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EPA announces Grasse River remediation plan

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MASSENA — The U.S. Environmental Protection Agency has announced its decision to move ahead on its proposed plan for Alcoa to clean up nearly two decades worth of industrial pollutants released in the Grasse River. The EPA’s approximately $245 million plan, recommended by a number of elected officials who weighed in on the cleanup, will include capping the majority of contaminated sediments in the river’s main channel, along with some dredging near the shoreline.

Alcoa released wastes from its aluminum production and fabrication facilities, including polychlorinated biphenyls and other industrial pollutants, from the 1950s until the mid-1970s on the facility’s property and into the Grasse River.

Those actions have resulted in contaminated sediments in the waters near the Alcoa West plant and approximately seven miles downstream. Alcoa is liable for the cost of the cleanup.

The EPA’s decision comes one week after Alcoa announced its plans to proceed with the next phase of the modernization of its Massena aluminum production facilities, contingent on whether the EPA moves ahead with its proposed cleanup plan. Modernization is a requirement of a deal with the state that guarantees Alcoa a long-term supply of low-cost electricity from the New York Power Authority.

Alcoa has pledged to spend $42 million toward modernization work that would begin in June 2013, and contribute $10 million toward economic development in the north country.

Sen. Charles R. Schumer, who visited the Alcoa East Plant Monday to urge the EPA to move ahead on its proposed cleanup plan, praised the federal agency’s decision, saying it favorably balanced environmental responsibility with economic stability.

“The EPA’s official release of this fair and balanced Record of Decision is wonderful news for the north country on two fronts. It will clean up the Grasse River and allow Alcoa the flexibility and certainty it needs to retain over 900 jobs and expand its operations at the East Plant, which we believe will inevitably create even more jobs,” Mr. Schumer said in a statement.“This is one of the best things to happen to the region and St. Lawrence County in a very long time, and I am very proud that we have been a part of it from the beginning to end.”

Alcoa will spend two years designing a remediation strategy, and plan to bid the work out in 2015, with the majority of the remediation work expected to occur between 2016 and 2020.

The decision drew scathing criticism from members of the Mohawk community, who say they bore the brunt of the damage caused by almost two decades of contaminants released by the aluminum manufacturer.

Saint Regis Mohawk Tribal Council Chief Ron LaFrance, Jr. said the tribe is “pretty disappointed” the EPA went with its proposed Grasse River remediation, saying they wanted to see a more thorough, and costly cleanup to remove contaminants which many say have caused substantial damages to the health and well-being of Akwesasne residents.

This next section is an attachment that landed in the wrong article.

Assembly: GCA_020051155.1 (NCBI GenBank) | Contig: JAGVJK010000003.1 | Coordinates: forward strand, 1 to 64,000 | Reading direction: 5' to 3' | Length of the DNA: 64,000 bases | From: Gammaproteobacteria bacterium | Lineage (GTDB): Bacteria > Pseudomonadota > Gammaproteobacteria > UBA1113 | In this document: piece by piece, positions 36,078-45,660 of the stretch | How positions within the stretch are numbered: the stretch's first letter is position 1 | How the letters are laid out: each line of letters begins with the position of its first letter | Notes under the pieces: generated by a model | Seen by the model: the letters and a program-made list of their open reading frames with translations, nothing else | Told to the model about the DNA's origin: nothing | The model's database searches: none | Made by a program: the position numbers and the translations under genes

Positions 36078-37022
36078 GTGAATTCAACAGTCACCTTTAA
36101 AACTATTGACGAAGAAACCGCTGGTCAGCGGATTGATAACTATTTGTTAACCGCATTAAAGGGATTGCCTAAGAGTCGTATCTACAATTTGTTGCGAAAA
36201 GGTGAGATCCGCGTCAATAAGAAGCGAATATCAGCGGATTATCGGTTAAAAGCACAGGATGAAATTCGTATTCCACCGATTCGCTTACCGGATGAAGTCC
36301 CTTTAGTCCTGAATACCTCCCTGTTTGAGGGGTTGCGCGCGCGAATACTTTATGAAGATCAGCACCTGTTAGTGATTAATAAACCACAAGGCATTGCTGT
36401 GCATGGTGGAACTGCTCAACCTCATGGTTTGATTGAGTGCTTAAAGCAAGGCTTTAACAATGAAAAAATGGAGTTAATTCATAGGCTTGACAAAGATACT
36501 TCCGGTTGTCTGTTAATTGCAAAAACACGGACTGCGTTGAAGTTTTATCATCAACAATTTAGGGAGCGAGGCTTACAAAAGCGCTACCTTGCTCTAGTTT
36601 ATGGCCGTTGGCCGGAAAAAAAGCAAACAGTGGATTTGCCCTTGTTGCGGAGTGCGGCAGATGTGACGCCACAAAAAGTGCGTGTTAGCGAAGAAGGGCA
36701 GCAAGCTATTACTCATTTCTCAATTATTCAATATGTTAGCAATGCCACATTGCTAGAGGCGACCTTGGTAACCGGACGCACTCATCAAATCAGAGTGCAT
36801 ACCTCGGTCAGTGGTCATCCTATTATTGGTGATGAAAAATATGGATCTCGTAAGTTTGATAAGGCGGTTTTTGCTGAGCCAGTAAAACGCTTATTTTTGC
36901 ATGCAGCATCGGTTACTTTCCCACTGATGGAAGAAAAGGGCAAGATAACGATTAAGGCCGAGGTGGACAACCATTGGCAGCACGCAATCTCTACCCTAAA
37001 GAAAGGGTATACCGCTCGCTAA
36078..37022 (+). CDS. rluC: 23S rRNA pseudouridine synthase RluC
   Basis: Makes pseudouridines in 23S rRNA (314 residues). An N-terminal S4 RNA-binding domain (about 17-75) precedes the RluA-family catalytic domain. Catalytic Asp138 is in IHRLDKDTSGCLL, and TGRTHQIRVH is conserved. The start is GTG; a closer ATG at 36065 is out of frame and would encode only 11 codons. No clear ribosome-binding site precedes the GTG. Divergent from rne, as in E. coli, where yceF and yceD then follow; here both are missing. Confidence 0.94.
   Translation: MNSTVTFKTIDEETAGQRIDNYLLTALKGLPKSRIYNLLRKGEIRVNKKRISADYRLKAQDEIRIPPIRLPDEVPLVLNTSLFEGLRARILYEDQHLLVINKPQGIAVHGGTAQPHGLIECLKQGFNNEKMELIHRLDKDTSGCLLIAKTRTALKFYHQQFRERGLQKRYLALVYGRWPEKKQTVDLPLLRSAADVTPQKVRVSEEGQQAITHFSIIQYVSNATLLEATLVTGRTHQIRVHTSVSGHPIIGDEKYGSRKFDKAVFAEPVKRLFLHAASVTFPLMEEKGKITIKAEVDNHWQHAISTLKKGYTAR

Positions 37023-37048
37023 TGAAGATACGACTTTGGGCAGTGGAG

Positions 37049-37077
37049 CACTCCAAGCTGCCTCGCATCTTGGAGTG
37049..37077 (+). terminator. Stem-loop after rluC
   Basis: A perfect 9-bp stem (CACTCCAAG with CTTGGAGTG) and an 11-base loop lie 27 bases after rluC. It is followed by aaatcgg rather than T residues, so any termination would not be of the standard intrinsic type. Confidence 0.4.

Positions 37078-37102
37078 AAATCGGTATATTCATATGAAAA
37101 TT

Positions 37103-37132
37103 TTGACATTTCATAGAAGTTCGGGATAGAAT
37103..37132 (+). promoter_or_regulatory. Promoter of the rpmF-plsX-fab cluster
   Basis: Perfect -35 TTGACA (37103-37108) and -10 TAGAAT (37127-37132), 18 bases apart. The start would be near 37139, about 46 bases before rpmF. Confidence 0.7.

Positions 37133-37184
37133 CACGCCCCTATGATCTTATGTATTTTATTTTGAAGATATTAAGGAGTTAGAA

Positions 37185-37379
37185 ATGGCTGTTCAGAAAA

“Everybody in Akwesasne is disappointed. When they came to Akwesasne, we told them what that (pollution in the) river did to us, and we don’t think they heard us,” said Mr. LaFrance.

At a public information session EPA officials held in Akwesasne last November, more than a dozen Mohawks expressed criticism of the agency’s proposed remediation plan.

Mr. LaFrance said the EPA’s decision reflects a desire to appease big business, and disregards the Mohawk people who were most affected by the pollution.

Mr. LaFrance and others in the Mohawk community have expressed the opinion that the EPA is too heavily influenced by economic interests and too weakly committed to its mission of promoting environmental and human health.

The EPA explored 10 different cleanup alternatives, ranging from a three-year, $114 million option to an 18-year, $1.3 billion option, EPA Remedial Project Manager Young S. Chang said.

In November, EPA officials held a series of public information sessions in Massena and Akwesasne to gauge the support of the local community, because local community acceptance is one of nine factors the EPA considers when making its decision. Other factors the EPA considers in its decision include the cost of the cleanup, state acceptance, short- and long-term effectiveness, and overall protection to human health and the environment.

The majority of Massena residents expressed support for the proposed remediation plan, but most Akwesasne residents who commented at the hearing expressed a desire to see the most expensive and most thorough remediation for the Grasse River.

Echoing the statements of many Massena residents, government and economic officials, Supervisor Joseph D. Gray said he felt the EPA’s chosen cleanup plan is in the best interest of both supporting the local economy and cleaning the river of cancerous toxins, which resulted in a New York State Department of Health advisory not to consume fish caught from the river.

“The proposed remediation makes the best of a bad situation. It will significantly improve the quality of the river at a reasonable cost to Alcoa,” Mr. Gray said. “It’s practical and makes sense. I consider this good news for the greater community.”

Congressman Bill Owens also applauded the EPA’s decision, saying it would provide a staple for jobs and economic stability in the area.

“Finalizing a plan to clean up the Grasse River is another positive step forward for Alcoa, for workers and labor at the facility and for their families in the community,” Owens said. “Today’s announcement eliminates a roadblock that has created uncertainty around Alcoa’s modernization, and I applaud this progress.”

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